Turkey denies in talks with U.S. over Afrin – report

Turkey’s Foreign Ministry rejected a U.S. government statement that said the two NATO allies were holding diplomatic talks about the Turkish incursion into Syria’s Afrin.

Pentagon Spokesman Adrian Rankine-Galloway's statement that negotiations had started to reduce tensions in the enclave, was not correct, Turkish Foreign Ministry Spokesman Hami Aksoy said, according to the Daily Sabah newspaper.

"Turkey is currently not carrying out any diplomatic talks with the U.S. about Afrin," he told reporters.

Rankine-Galloway said in a briefing on Sunday that Ankara and Washington were holding the negotiations “in order to focus on the fight against the Islamic State of Iraq and the Levant (ISIS)”.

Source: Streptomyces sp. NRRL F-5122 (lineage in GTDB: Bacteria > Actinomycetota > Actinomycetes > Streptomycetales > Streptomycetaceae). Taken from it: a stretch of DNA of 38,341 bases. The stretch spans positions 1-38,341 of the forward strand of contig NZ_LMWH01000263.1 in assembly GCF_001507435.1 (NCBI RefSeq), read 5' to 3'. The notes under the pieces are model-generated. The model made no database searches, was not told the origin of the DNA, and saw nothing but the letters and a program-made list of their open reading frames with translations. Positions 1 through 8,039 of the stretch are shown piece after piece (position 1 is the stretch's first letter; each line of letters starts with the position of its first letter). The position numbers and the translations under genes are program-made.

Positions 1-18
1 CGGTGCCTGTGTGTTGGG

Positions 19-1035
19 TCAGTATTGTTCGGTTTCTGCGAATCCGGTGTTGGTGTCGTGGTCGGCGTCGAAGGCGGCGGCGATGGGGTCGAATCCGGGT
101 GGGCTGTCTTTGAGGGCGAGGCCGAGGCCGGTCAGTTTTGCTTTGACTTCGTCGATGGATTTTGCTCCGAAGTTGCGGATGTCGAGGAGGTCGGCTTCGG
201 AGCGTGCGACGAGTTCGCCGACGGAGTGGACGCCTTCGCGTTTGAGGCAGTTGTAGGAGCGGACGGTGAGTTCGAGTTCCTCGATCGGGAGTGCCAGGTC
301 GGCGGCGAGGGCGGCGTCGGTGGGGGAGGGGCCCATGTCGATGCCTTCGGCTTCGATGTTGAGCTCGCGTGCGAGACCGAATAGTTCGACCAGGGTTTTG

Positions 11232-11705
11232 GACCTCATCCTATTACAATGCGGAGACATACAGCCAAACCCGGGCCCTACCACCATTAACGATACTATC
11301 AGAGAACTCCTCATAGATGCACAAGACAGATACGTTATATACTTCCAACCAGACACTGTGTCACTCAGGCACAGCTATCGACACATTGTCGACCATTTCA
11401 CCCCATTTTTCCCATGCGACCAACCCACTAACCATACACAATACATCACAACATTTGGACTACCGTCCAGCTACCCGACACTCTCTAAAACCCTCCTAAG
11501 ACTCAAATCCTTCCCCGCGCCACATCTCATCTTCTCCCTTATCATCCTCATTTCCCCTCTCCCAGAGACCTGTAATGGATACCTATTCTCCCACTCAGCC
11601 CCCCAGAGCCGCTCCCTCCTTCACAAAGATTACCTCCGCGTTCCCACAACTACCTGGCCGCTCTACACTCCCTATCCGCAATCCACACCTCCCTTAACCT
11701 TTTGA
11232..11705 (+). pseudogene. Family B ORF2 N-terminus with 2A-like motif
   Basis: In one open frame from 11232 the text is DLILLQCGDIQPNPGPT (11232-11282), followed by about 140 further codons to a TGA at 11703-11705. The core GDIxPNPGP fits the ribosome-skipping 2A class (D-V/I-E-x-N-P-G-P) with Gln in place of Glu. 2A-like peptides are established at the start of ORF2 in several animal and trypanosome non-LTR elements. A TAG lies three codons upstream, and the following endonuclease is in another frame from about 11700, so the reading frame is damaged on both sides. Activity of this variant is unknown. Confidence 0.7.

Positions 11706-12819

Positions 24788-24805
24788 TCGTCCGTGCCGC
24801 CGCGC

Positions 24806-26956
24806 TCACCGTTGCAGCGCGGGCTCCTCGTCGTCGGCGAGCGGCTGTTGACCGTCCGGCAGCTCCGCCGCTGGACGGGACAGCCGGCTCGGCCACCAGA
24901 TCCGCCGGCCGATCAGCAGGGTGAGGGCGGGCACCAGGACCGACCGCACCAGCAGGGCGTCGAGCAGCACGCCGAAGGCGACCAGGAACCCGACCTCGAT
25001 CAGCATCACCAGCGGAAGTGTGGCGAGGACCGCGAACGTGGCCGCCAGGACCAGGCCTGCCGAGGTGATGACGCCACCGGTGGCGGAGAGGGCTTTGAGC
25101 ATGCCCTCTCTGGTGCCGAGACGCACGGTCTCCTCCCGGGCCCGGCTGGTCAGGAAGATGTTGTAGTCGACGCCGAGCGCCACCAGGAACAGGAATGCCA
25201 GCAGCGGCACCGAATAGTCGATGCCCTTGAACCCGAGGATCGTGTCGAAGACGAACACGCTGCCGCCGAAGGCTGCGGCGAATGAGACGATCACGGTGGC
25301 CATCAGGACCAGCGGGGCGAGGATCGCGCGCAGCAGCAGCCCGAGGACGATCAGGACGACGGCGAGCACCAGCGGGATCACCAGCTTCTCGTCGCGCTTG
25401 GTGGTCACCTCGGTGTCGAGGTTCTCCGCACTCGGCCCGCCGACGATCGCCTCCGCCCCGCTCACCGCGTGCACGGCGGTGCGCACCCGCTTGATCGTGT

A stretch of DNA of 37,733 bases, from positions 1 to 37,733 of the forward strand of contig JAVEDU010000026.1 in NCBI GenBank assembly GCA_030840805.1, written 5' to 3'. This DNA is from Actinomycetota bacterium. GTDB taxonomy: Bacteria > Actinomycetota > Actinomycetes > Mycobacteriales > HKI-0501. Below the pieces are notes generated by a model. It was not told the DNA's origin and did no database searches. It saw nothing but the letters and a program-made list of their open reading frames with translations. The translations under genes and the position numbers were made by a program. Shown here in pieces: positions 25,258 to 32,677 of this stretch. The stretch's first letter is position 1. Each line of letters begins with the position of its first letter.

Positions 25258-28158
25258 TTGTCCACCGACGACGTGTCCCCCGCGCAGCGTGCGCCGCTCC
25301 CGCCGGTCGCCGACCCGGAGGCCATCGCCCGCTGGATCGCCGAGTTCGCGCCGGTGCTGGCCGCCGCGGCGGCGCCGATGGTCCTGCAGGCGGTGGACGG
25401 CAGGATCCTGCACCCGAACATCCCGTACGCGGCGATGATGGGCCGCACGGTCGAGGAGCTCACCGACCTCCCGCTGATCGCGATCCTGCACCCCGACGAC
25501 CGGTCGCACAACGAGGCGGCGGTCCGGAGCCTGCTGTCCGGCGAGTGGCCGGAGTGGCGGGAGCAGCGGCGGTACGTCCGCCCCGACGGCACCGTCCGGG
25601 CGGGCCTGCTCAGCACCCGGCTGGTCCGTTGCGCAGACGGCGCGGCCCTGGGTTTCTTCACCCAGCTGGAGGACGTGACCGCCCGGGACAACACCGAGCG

"There are diplomatic discussions ongoing right now to de-escalate the situation there, in Afrin," Rankine-Galloway said.

U.S. Secretary of State Rex Tillerson secured an agreement with Turkey to hold talks on their widening differences over Syria during a visit to Ankara earlier this month.

Turkey has invaded Syria to battle members of the People’s Protection Units (YPG), a U.S. ally in the fight against ISIS but a group that Turkey says is indistinguishable from the Kurdistan Workers’ Party (PKK). The PKK, recognised as a terrorist organisation by the United States and European Union, has fought a three-decade war for autonomy for Kurds in Turkey at the cost of about 40,000 lives, most of them Kurdish.

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